When a teamlet picks a story, the story is estimated in ideal hours. If the story proves to be more than a week's worth of work, we meet with the analysts and break the story into smaller segments, if at all possible.
As stories are completed, the teamlet demonstrates them to the analysts and product owner group. A short retrospective follows with the teamlet, very much like Scrum, but at a story level rather than sprint level.
Figure 2 is our Kanban board. The In-process list is further subdivided into Started (stories that are being analyzed and digested by the team), Code/Test (stories that are being coded via test driven development), Awaiting Test (stories that are awaiting acceptance testing), and Pending Release (stories that are acceptance tested but are awaiting a patch build). Each story is written on a green card with an orange tag indicating patch number, and a blue tag indicating who is working on the story.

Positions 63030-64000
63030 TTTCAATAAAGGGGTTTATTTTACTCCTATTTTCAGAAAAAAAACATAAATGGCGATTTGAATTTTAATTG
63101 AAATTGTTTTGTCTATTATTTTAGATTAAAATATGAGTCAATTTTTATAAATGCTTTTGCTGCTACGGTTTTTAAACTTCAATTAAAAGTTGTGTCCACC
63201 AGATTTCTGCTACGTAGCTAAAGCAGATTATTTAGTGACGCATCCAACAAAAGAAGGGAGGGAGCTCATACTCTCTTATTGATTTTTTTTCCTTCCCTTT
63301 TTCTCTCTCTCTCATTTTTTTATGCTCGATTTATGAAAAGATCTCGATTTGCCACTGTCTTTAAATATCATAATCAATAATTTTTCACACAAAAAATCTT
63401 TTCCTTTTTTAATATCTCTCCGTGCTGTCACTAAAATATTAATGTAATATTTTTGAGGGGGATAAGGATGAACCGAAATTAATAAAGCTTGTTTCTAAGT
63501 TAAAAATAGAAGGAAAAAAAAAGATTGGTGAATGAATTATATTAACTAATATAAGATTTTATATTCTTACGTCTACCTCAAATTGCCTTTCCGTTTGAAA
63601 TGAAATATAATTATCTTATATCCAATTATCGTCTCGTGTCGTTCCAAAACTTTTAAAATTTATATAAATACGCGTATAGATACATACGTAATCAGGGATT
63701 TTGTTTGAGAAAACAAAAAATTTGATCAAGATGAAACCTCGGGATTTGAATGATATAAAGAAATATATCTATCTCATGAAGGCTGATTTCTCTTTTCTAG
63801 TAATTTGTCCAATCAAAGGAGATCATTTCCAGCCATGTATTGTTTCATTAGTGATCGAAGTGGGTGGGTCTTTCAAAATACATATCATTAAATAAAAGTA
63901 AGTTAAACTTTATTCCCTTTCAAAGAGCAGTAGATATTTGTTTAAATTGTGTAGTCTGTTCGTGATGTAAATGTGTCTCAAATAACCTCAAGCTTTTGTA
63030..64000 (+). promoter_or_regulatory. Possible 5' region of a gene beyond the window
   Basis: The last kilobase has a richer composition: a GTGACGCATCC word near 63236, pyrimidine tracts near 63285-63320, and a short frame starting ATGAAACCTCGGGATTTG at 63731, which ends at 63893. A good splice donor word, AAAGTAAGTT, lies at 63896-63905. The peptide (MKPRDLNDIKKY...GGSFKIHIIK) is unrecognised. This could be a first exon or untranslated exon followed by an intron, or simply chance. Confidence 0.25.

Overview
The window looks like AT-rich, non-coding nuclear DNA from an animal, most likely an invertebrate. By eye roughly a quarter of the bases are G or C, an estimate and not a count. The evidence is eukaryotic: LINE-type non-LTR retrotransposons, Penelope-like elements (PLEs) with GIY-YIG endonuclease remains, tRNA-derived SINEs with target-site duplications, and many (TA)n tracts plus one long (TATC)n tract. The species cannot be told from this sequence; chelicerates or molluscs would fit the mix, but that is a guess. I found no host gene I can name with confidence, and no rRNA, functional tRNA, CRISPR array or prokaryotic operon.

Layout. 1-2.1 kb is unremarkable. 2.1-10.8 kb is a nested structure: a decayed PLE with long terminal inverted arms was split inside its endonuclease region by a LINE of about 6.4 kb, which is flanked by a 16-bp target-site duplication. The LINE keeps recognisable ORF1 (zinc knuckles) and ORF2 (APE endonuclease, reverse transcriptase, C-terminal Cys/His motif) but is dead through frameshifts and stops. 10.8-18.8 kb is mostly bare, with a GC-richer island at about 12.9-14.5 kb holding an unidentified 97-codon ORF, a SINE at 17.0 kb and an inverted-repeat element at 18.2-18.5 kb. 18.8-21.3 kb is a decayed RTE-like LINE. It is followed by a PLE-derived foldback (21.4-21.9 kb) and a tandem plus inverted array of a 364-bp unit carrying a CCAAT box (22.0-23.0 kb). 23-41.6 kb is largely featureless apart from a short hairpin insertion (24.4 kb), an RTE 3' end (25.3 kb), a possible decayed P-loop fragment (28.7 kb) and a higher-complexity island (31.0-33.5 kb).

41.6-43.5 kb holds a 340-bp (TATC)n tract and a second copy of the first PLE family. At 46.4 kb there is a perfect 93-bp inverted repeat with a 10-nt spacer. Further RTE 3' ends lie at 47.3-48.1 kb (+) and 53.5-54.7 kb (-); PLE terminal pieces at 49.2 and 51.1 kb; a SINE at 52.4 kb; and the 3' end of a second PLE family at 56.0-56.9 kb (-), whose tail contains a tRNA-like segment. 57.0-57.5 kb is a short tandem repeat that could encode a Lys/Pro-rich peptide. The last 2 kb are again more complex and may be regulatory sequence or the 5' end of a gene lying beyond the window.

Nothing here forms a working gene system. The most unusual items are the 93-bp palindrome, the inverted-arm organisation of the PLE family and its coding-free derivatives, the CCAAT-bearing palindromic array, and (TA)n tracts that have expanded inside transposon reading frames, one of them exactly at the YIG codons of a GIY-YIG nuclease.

Every day we have standup meetings where the commitments for the day are written on the purple tags next to the stories. There is also an issue list at the bottom of the board for technical debt or other items that need to be addressed by either the teams or the scrum master. An typical story will progress through each list on the Kanban board in just a few days.
As you can see in Figure 2, acceptance testing and patch builds are currently batched. This is due to staffing restrictions and other circumstances beyond our control. While this situation is not perfect, our Kanban board makes the batching under Awaiting Test and Pending Release highly visible.
Table 1 shows a number of points where our Scrum practices were modified to work with Kanban. We continue to use a number of Scrum practices where it adds value; such as daily standups, story cards, and information radiators.